Continuing on from lasts weeks blog, ‘What is the rotator cuff?’, this week we will discuss how the rotator cuff is important in sports involving overhead movements or throwing and how to rehabilitate a rotator cuff injury.
How important is my rotator cuff in sport?
Certain sports are more commonly associated with rotator cuff problems due the substantial load they place on these muscles. Particularly overhead sports such as tennis, swimming, cricket and other throwing sports, require the rotator cuff to not only be strong to stabilise the shoulder in these positions, but expose the rotator high velocities and load, often while counteracting the force of an opponent’s shot and difficult joint positions.
With a sub-optimally functioning rotator cuff, your ability to perform to the best of your ability will be negatively effected. Shoulder mobility is just as important as stability and strength in reaching your performance potential. Developing muscle ‘strength at length’ is a key component of both performance and injury prevention. This phrase means that any particular muscle is strong when it is in a stretched position – commonly when muscle tearing occur.
Furthermore, sports than require repetitive movements of the shoulder, such as bowling or batting in cricket, basketball shooting or passing, can create overuse injuries of the rotator cuff such as tendinopathies or tendinosis if left untreated.
What do I do to prevent injury or rehabilitate my rotator cuff?
Below are some basic exercises that target the rotator cuff and are suitable for most people without shoulder pain. If you do have shoulder pain you should seek the advice of a physiotherapist before starting these exercises as they might not be right for you.
- Keeping your elbow against your side, rotate your arm side to side against the resistance of the band 10x on each arm:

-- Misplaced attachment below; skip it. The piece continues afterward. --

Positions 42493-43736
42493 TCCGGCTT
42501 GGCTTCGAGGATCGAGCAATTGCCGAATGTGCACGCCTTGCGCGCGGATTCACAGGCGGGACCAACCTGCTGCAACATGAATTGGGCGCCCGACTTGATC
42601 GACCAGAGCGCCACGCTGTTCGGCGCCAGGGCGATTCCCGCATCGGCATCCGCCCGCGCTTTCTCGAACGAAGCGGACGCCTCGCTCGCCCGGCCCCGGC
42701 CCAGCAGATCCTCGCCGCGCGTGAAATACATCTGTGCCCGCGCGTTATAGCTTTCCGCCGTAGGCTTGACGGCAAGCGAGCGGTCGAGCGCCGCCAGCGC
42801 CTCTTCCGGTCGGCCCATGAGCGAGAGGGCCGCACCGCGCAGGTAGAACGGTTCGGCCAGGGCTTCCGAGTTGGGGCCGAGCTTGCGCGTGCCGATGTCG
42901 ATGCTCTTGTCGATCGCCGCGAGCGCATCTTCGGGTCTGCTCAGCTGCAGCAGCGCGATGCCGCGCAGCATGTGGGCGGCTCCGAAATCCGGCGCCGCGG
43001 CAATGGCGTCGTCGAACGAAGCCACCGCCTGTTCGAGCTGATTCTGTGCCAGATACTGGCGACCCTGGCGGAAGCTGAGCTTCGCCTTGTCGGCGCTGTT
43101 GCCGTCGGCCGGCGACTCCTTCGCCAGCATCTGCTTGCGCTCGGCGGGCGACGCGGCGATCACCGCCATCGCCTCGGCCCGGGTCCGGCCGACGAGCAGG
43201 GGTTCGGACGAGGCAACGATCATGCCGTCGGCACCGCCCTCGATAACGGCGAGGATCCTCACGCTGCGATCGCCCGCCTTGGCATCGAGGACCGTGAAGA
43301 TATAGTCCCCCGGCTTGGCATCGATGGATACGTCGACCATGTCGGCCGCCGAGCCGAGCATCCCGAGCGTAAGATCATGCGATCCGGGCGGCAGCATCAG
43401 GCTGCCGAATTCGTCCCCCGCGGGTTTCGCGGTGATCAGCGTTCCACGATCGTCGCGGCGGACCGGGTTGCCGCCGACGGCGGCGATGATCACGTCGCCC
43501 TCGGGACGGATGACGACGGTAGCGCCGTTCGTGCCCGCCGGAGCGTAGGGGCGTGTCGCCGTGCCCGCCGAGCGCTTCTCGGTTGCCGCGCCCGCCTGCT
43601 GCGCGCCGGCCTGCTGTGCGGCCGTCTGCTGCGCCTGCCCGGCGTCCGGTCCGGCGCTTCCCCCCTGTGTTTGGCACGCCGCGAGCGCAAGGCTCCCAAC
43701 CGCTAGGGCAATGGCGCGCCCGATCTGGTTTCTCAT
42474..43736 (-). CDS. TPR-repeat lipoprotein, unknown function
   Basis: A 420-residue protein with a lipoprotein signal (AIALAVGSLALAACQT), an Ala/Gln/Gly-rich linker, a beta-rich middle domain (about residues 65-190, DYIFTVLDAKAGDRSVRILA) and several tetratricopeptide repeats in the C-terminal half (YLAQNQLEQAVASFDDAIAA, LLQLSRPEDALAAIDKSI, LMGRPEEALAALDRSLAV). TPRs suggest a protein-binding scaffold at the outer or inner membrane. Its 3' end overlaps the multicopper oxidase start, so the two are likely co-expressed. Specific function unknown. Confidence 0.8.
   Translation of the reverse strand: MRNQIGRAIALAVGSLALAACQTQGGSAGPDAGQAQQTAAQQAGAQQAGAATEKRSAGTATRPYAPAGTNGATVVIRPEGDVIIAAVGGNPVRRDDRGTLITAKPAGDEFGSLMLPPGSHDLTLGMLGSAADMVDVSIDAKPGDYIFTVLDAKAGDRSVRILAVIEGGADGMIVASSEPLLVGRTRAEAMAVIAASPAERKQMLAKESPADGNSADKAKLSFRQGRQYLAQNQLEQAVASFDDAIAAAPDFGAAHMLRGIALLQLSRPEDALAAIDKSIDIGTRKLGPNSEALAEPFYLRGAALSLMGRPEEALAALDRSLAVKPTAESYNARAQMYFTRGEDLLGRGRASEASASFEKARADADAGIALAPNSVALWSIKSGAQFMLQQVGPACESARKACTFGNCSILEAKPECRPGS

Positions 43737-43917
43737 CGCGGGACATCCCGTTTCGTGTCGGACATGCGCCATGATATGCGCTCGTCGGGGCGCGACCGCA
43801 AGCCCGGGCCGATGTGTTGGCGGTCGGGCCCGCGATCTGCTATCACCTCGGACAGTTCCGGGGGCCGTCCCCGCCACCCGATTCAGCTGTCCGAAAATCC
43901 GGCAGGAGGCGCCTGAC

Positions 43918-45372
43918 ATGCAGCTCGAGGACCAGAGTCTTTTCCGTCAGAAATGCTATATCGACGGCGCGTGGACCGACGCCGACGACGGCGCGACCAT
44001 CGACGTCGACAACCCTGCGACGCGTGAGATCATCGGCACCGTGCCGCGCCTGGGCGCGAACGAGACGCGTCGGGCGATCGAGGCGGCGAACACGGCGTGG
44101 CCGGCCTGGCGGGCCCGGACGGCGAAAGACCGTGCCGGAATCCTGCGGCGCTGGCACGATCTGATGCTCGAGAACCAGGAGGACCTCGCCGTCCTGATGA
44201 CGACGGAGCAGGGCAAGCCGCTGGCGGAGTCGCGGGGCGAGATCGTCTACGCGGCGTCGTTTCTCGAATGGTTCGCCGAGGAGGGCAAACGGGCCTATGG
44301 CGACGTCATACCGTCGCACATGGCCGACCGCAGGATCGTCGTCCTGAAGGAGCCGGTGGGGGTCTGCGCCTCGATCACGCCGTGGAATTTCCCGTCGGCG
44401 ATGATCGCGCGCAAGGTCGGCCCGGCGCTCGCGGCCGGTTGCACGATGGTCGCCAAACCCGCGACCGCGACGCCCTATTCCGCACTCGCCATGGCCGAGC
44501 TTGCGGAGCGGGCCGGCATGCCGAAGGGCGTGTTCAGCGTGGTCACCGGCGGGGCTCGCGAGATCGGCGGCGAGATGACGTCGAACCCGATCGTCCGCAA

2. Keeping your arms straight and pulling them apart against resistance of the band, then moving your arms up and down above your head through their full range of motion 10x :
For all these exercises the focus is the same and it is important to maintain good form as first priority. If you cannot maintain good form whilst doing these exercises you can do more harm than good and the resistance, sets, or repetitions needs to be reduced.
How do I get started?
- Find the right resistance - these muscles are small and don’t need a lot of resistance to challenge them. If you load up too much you will encourage larger muscles to help out. This defeats the purpose. So, start out light and move from there.
- Draw your shoulder blade in towards your spine and slightly elevate/lift the shoulder. It is important to maintain this position the whole time.
- Stand with good posture. Have your knees slightly bent, feet hip width apart, back straight and head in neutral.
- Start on set of 10 reps and gradually build to 3 sets of 15 repetitions over the course of a few weeks.
For a more specific and targeted sports specific performance, prevention or rehabilitation program, book in to see a Physiotherapist or Exercise Scientist at to Back in Motion Aspendale Gardens.